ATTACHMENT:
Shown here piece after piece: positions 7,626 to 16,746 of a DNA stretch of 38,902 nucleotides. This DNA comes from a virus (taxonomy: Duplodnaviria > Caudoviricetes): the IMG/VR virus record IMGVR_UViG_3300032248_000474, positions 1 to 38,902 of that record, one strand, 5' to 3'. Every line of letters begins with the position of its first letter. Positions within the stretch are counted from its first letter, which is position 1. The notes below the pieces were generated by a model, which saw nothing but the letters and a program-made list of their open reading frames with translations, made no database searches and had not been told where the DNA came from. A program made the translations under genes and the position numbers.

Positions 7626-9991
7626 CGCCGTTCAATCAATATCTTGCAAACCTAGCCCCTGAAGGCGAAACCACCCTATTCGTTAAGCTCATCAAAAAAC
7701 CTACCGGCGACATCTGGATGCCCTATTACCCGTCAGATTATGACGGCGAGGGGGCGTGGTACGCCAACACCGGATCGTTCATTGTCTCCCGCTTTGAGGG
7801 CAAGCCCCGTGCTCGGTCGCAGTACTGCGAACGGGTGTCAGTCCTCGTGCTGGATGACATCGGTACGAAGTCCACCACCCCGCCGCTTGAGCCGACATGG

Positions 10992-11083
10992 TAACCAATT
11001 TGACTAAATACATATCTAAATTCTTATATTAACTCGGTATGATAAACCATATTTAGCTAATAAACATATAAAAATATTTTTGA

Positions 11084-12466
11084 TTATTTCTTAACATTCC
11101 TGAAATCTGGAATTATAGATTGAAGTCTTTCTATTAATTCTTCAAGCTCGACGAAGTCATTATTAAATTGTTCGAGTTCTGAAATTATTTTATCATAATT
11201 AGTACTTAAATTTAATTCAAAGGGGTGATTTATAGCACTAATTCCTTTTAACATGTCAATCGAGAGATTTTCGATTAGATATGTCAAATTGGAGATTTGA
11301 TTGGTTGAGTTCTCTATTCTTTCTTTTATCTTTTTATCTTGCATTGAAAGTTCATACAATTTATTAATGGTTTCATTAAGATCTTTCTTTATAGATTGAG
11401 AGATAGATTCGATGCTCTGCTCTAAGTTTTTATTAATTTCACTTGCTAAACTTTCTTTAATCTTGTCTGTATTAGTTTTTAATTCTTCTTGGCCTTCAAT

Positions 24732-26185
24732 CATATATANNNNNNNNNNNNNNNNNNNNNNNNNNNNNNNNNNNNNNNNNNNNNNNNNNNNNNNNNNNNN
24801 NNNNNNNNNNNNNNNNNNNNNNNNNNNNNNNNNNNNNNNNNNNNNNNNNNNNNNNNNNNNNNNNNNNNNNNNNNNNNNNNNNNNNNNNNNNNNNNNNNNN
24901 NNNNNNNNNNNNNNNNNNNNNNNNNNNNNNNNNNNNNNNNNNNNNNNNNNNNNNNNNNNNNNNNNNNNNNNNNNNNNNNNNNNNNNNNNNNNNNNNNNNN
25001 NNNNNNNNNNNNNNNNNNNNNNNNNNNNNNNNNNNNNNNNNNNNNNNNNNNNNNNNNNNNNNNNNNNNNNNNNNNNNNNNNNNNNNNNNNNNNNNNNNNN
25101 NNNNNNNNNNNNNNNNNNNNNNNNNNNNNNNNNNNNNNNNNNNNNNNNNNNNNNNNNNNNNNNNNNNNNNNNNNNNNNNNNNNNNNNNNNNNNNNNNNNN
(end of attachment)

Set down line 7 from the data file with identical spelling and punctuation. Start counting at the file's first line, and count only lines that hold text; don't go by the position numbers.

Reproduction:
10992 TAACCAATT